Pu-erh tea, a well-known traditional Chinese tea, has been categorized as sun-driedgreen tea, and its pressed products from large tea leaves 大叶种晒青毛茶为原料(Camellia sinensis O. kuntzevar. assamica Kitamura) are manufactured mainly in Yunnan, China. In the markets,three kinds of pu-erh teas have been sold: loose pu-erh tea, pressed pu-erh tea,and pu-erh tea bags.Pu-erh tea is a popular tea with a long history, which originated from the districtsof Xi-shuang-ban-na西双版纳州, Si-mao思茅, and Lan-chuang-jiang valley澜沧江, Yunnan Province云南省,China.
Pu-erh tea is of interest to consumers because of its quality and health care function and is distinct from other kinds of tea. Because of its health care function,especially when aged, pu-erh tea is loved by many tea drinkers. The collection and drinking of pu-erh tea has become a fashion and a unique pu-erh tea culture. It is generally believed that the older the pu-erh tea, the better（under certain circumstances.
Manufacturing of Pu-erh Tea
The good quality of pu-erh tea comes from large tea leaves from Camellia sinensisO. kuntze var. assamica Kitamura大叶种. Some pu-erh teas are also made from other specieswith small leaves, such as Camellia sinenesis Linn小叶种. According to the shapes ofpu-erh tea, most products in the market can be classified into two categories: loosetea and pressed tea. The loose tea is the dried product of pu-erh tea in its originalcurled strip shape, while pressed tea is made by pressing the loose tea into a bowlshape沱茶, brick shape砖茶, or ring cake shape饼茶. All pu-erh tea products with different shapeshave to be broken into pieces before brewing with boiling water.
According to the degree of fermentation, pu-erh tea products can be classifiedinto green tea-like pu-erh tea生茶, post-fermented pu-erh tea熟茶.The green tea-like pu-erh is processed without fermentation or storage under highhumidity. The products in this category consist of Yunnan green loose tea, greencake tea, raw cake tea, green tou-tea, and raw tou-tea. Fermented pu-erh tea is producedby microbial fermentation of piled fresh loose tea or green pressed tea, andthen stored at room temperature for an extended and appropriate period of time, and may be called Yunnan pu-erh loose tea, pu-erh tou-tea, or pu-erh ring cake tea.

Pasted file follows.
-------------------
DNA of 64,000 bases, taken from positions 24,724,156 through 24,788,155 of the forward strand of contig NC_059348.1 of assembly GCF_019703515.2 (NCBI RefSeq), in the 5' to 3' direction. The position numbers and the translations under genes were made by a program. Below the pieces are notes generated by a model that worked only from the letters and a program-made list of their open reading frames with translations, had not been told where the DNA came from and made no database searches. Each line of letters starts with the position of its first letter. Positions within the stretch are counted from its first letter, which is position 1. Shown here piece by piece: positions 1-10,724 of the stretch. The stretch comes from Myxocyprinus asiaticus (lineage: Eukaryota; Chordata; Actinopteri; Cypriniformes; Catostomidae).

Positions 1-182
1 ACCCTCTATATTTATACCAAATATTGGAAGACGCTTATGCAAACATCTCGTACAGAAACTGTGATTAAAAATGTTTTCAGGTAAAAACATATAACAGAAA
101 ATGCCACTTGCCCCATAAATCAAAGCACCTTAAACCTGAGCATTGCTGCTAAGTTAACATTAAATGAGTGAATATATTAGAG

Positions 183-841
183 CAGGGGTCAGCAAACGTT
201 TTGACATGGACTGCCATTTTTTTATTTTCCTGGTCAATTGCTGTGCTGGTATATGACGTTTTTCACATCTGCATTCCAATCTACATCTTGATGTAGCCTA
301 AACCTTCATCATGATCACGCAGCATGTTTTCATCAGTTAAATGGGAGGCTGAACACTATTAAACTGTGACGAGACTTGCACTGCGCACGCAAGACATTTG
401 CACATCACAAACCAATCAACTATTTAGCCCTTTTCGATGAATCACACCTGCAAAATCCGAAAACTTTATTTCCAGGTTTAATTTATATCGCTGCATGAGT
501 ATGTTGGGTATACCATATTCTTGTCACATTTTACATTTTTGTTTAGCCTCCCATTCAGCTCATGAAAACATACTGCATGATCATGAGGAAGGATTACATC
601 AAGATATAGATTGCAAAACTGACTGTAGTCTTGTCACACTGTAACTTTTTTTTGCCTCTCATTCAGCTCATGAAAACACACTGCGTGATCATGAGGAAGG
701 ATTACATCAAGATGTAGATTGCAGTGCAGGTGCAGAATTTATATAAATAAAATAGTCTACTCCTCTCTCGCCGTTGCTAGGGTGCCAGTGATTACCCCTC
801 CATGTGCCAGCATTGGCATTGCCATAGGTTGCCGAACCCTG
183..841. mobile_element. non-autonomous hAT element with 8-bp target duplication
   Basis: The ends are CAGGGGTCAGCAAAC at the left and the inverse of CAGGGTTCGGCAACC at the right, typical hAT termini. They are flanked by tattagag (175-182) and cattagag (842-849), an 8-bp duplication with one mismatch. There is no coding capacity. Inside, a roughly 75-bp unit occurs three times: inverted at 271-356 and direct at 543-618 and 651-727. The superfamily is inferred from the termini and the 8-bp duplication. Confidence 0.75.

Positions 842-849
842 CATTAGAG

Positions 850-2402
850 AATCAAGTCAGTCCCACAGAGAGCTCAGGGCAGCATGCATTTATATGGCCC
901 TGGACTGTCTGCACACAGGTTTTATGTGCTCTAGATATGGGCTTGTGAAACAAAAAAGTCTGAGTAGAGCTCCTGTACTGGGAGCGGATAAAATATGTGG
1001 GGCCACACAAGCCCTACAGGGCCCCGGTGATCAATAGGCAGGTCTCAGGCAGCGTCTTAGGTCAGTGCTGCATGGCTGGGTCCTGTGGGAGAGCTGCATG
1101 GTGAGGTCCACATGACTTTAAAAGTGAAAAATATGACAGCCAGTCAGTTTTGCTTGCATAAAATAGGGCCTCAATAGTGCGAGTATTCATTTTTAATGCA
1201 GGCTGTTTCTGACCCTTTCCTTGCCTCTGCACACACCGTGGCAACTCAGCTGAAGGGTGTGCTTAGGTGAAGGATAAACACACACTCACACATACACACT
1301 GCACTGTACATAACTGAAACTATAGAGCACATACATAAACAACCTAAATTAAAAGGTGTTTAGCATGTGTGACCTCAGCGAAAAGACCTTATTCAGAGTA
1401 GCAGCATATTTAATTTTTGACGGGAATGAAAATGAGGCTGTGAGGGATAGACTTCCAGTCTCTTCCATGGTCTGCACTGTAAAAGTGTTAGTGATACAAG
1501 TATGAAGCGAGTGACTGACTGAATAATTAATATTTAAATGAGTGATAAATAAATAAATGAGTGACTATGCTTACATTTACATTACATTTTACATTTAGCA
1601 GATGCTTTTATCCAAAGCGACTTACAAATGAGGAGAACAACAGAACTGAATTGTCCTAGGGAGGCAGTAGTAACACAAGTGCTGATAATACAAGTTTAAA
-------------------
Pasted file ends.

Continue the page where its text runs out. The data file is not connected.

There are two manufacturing procedures that have been widely employed forproduction of pu-erh tea: the classical pressing method传统压制 and the wet-piling method湿堆.
The former dates back to the Tan Dynasty (864–1278 a.c.), while the latter has beendeveloped recently (1938 a.c. to present).
Classical Pressing Method（the orthodox method）
The classical pressing method includes seven steps as described below:
Step 1. Plucking of fresh tea leaves. The best fresh tea leaves are plucked in theearly spring (March). The tea leaves plucked in the middle of spring (April)and late spring (May) are still good for making pu-erh tea.
Step 2. Blanching. The fresh tea leaves harvested in step 1 should be subjected toa blanching process as soon as possible by baking on a hot pan with constantmanual mixing. As soon as tea leaves become very soft and liberate a uniquegrass fragrance, the blanching process should be stopped at once. At this stage,presumably the enzyme reactions in the tea leaves are also terminated.
Step 3. Rolling. The purpose of rolling is to liberate the juice of the tea leavesto the outside of the leaf surface. Thus, the flavor of the tea leaves willbe released easily when brewing with hot water. In the classical pressingmethod, the rolling process is done manually. Therefore, approximately 5kg of this tea product may be manufactured by a skillful tea maker on adaily basis.
Step 4. Sun drying. The rolled tea leaves are dried under sunlight with constantmixing. The heat and infrared rays from sunlight penetrate the tea leavesand remove the moisture as well as promote chemical reactions in the leafmatrix. This process takes two working days to accomplish. The moisturecontent of the final products should reach 12–15%. The product obtained iscalled dried raw tea.
Step 5. Storage in a dry place. The dried raw tea is packed in a large, clean gunnybag and stored in a temperature- and humidity-controlled stockroom.
Step 6. Pressing into different shapes.
(a) Pickings(Sorting or grading). The dried raw teas are subjected to selection and classificationon the basis of quality and homogeneity. Some dried raw teas maybe contaminated with stems and foreign bodies, and these should beremoved.
(b) Weighing. Generally, a cake of pu-erh tea weighs 357–400 g.